The conference is part of The Public School Brussels, a permanent project by the curatorial collective Komplot.

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Principio Potosí. Modernidad y la llamada acumulación originaria (Madrid)

(For the announcement in Spanish go here.)

imagen de Principio Potosí. Modernidad y la llamada acumulación originaria.
Melchor María Mercado, Álbum de Paisajes, Tipos Humanos y Costumbres de Bolivia.
Lámina 22. Carnaval, 1841-1869. Archivo y Biblioteca Nacionales de Bolivia, Sucre.

Principio Potosí. Modernidad y la llamada acumulación originaria
PUBLIC SEMINAR

February 4–5, 2010
Museo Nacional Centro de Arte Reina Sofía
Nouvel Building, Auditorium 200
Plaza del Emperador Carlos V, s/n
28012 Madrid
Tel: (+34) 91 774 10 00
Free Entry


Marx describes primitive accumulation as the destruction of solidarity and power structures in traditional society as a consequence of the dynamics of exploitation triggered by capitalism. As Immanuel Wallerstein emphasizes, this does not entail a historical fact at the origins of capitalism, but persists in global society today in the same way it occurs at the origins of modernity. This condition defines a cyclical, traumatic process of expropriation and social disarticulation, which at the same time involves the mobilization of new, vital flows and complex processes of subjectification.

Principio Potosí, an exhibition curated by Alice Creischer, Max Jorge Hinderer and Andreas Siekmann (Museo Reina Sofía; Haus der Kulturen der Welt in Berlin and Museo Nacional de Arte and Museo de Etnografía y Folklore in La Paz), contends that modernity does not have it origins or foundation in rationalism and the Enlightenment’s promises of liberty, but in the process of expansion and exploitation initiated in the sixteenth century with the discovery of primordial wealth in colonial territory. The process instigated a mechanism of instrumentalizing the Other that in many ways is far from having ended. Even greater than Paris during the French Revolution or London during the industrial revolution, Potosí in the sixteenth to the eighteenth centuries marks a paradigm of globalized modernity in its concentration of capital and machinery to produce hegemony. It constitutes a principle that has operated with continuous reterritorialization throughout history. This seminar, the first public presentation of Principio Potosí, will debate the foundations, transformations and continuity of the accumulation principle as key to understanding the relationships of domination and resistance, moving beyond arguments that have led debates on anti-globalization in the previous decade.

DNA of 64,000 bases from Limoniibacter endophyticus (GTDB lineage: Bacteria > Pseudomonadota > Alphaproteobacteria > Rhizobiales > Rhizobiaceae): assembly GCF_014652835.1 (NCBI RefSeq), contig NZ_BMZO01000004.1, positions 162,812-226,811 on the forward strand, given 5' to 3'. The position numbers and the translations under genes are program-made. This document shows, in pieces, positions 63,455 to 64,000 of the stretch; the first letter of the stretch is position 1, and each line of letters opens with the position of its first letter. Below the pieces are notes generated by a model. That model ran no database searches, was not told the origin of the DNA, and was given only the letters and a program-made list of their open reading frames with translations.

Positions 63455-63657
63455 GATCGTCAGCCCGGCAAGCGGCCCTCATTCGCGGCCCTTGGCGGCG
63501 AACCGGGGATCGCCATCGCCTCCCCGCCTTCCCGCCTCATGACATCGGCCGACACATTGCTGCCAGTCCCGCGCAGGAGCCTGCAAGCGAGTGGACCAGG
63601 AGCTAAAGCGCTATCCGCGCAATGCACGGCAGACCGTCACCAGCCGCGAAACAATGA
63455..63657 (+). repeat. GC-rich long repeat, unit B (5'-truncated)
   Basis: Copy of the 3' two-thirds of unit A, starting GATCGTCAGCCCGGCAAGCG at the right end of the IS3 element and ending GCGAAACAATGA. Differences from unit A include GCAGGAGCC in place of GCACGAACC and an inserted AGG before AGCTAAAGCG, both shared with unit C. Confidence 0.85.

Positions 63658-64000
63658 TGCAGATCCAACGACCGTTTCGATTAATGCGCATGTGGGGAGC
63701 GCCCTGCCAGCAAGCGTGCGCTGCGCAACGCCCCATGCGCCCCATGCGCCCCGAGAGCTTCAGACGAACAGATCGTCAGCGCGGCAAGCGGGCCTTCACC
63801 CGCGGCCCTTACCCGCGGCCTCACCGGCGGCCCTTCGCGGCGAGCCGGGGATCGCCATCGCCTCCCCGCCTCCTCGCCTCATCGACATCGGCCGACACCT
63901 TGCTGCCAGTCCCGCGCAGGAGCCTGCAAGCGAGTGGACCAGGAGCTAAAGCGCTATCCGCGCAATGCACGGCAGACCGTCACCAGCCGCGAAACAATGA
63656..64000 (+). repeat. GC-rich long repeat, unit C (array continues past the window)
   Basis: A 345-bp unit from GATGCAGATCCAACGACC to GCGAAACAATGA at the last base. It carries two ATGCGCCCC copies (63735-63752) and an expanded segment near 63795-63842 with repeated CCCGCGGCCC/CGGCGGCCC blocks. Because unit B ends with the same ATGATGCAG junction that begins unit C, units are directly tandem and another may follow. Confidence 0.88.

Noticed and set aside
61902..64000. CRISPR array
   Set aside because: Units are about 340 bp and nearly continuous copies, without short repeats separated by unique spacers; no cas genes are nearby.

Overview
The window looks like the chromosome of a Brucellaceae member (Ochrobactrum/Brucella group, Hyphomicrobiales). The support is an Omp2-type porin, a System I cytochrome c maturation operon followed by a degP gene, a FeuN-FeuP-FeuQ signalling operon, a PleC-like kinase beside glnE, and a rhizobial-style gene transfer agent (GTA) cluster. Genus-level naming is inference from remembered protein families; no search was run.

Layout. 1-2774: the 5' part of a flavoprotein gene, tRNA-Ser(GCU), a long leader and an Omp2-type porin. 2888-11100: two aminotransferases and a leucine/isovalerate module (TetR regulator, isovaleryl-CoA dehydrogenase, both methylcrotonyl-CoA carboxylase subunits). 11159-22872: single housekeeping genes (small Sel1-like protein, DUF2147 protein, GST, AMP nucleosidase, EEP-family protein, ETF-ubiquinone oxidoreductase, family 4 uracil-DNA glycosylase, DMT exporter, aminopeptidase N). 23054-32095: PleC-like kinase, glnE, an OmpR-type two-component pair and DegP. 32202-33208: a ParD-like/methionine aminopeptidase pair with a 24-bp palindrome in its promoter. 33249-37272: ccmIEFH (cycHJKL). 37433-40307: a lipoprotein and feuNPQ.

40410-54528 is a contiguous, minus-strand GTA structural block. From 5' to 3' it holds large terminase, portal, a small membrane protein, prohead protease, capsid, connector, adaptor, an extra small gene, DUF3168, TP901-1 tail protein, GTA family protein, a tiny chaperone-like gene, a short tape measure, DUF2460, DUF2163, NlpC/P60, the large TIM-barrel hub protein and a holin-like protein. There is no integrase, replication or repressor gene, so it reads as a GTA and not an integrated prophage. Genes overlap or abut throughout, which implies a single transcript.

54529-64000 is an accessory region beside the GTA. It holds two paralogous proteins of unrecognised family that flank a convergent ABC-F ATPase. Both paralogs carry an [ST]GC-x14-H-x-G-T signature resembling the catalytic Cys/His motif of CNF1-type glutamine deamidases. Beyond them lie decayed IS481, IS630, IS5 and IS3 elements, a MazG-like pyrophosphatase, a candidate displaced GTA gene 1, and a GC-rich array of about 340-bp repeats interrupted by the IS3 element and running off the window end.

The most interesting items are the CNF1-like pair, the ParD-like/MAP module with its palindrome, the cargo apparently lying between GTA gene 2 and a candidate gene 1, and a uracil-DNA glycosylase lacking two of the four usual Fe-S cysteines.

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January 19 Anti-Fascist Demo in Moscow: Eyewitness

Here are six eyewitness accounts of the January 19 demonstration against neo-Nazi terror in Moscow. We gratefully borrow here a few of the excellent photos taken at the event by keltea and mnog.

keltea.livejournal.com/862844.html

SOVA Center

First and most importantly, despite organizational problems and the freezing weather, this action was the most massive non-political antifascist event since 2005.

Second, the authorities achieved an acceptable compromise with the organizers (given the current practice of bans), but the actions of the police at the event provoked disorders. Those police apparently did not have orders to resort to harsh measures, however, and so the clashes did not escalate into an attempt to disperse the demonstration.

Oleg Orlov (chair, Memorial)

But at the end of Petrovsky Boulevard, at Trubnaya Square, fresh police cordons stopped the demonstrators. Here stood OMON units. Again the police called over megaphones for people to fold up their banners. Young people chanted something in reply. But there were no attempts to break through the cordon. More than that, I saw people began to fold up their banners. It was at this moment that the OMON special units drove a wedge into the crowd. They pushed people onto the ground, beat them, dragged them and detained them. And they didn’t just detain those who were holding placards or chanting something. In this way Sergei Krivenko and Alik Mnatsakanyan were detained. They tried to seize Misha Mazo, a member of Memorial who was standing next to me – possibly just for holding a portrait of one of those murdered in his hands.

In total 23 or 24 people were detained and taken to Moscow’s Tverskaya district police station. It’s possible there were other detainees (there were accounts that some had been taken to Basmanny district police station, but the accuracy of these reports is uncertain).

In my view there was no need for actions of this kind by the police. If one group of demonstrators did indeed conduct a small march without official sanction, it was exclusively along the Boulevard and in doing this they caused no interference to anyone. They were blocked in, and had no possibility to enter Trubnaya Square. No attempts were made to break out. And what’s most important, the participants began to fold up their banners and so on. Moreover, it may be that the police officers in charge viewed the actions the police were taking as a form of punishment of the demonstrators, which is absolutely against the law.

Svetlana Gannushkina (Civic Assistance; Memorial)